Holiday habits: ‘returnerism’ widespread among UK holidaymakers

A THIRD of us return to the same holiday resort every year. The average Brit goes back four times, with many even trying to book the same room. One in nine returns ten or more times, says Atol.

New research from ATOL has found that ‘returnerism’* is widespread among UK holidaymakers, with nearly a third of people (30 per cent) returning to the same holiday destination every single year.

The average person has been to the same holiday resort four times and more than a tenth of UK holidaymakers (11 per cent) are such creatures of habit that they have returned to the same holiday spot ten or more times.

A growing symptom of ‘returnerism’ includes holidaymakers cutting out the middle man as they become more familiar with their destination and putting their own holidays together. Two fifths (40 per cent) are booking their flights, hotel and transfer all independently, rather than booking them together through a travel company.

The most popular country for tourists to return to is Spain, with The Canary Islands, The Balearic Islands, Costa del Sol and Benidorm all featuring in the list of top holiday resorts most commonly returned to. Spain has now topped the holiday destination charts for the past 25 years with over 30 million** people travelling to and from Spain each year. It seems that long distances do not keep tourists from flying back for more, with both Orlando and California also featuring in the top ten.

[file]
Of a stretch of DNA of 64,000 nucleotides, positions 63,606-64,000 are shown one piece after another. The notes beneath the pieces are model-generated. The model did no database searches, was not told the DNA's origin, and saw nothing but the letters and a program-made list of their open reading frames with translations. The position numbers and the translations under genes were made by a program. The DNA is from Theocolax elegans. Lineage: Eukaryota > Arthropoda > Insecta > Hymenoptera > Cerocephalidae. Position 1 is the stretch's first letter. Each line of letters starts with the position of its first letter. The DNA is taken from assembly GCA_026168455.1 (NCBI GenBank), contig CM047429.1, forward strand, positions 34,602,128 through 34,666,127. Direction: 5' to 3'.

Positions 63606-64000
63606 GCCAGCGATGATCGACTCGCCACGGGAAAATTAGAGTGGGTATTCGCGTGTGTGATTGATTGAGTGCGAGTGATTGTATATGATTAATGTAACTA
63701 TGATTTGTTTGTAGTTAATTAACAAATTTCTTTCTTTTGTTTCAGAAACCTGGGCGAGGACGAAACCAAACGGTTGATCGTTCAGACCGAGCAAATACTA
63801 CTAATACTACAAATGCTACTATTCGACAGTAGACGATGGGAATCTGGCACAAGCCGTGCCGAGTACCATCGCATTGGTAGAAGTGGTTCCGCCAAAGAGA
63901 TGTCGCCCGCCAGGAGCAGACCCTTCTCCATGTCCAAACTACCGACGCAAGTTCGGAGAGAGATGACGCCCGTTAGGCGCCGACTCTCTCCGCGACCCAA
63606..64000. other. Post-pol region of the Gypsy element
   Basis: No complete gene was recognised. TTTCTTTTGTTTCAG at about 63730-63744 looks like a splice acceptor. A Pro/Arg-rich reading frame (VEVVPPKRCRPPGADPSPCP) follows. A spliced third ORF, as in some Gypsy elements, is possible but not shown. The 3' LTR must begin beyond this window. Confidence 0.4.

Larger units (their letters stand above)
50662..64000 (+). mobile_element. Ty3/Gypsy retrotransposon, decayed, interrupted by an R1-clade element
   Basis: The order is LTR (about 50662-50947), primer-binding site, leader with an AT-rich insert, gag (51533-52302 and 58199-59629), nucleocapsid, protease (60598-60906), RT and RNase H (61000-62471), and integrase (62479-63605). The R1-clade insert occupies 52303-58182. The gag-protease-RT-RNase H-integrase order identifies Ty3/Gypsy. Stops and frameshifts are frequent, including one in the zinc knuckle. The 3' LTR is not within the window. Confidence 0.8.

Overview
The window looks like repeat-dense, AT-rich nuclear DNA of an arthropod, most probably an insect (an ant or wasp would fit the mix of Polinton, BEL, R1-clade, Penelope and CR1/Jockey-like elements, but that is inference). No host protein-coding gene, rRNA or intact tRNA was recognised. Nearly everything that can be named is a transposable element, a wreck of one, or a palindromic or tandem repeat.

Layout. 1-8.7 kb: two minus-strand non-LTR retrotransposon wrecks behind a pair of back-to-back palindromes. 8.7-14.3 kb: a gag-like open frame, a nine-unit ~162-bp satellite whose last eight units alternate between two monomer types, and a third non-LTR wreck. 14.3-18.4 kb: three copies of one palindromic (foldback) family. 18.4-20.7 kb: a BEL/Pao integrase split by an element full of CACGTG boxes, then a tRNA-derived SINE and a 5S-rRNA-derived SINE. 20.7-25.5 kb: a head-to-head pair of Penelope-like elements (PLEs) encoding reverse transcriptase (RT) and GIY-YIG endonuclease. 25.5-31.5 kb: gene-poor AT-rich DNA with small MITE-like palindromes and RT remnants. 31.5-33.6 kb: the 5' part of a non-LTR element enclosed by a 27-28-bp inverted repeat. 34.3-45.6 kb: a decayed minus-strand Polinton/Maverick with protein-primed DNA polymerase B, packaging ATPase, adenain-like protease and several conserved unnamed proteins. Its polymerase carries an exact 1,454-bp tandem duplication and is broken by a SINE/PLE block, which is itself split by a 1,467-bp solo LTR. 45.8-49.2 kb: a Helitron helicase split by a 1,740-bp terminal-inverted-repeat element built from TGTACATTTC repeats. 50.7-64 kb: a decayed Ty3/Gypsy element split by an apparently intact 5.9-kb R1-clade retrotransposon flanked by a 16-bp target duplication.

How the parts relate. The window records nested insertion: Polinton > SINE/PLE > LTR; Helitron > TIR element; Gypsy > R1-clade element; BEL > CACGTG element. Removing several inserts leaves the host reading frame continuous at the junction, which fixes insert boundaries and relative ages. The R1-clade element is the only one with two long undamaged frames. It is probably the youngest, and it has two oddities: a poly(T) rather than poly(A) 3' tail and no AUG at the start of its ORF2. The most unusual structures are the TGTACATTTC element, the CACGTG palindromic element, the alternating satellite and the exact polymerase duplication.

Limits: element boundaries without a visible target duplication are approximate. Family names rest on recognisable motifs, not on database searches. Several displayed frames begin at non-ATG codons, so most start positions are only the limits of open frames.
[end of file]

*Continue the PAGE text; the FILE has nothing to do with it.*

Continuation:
Holidaymakers like to follow their travel traditions once they have landed too. Nearly a third of people (31 per cent) admitted to booking the same hotel and a tenth (9 per cent) will even try to book the same room. A third of hungry tourists (34 per cent) will dine at the same restaurant and over a quarter (26 per cent) will go to the same pub or bar on every trip.

Commenting on the research, Andy Cohen, Head of ATOL said: “Our research shows that many of us in the UK are creatures of habit who love the comfort of taking our well-earned summer breaks in familiar surroundings that we know inside out.

A worrying side effect of this DIY approach to booking holidays is people not realising that their trip is not ATOL protected if they book the different parts separately. Booking an ATOL protected holiday through a UK travel company means holidaymakers are protected even if the company ceases trading. So anyone booking their own travel arrangements separately could be putting their hard earned cash at risk if one of the companies they book with goes bust.



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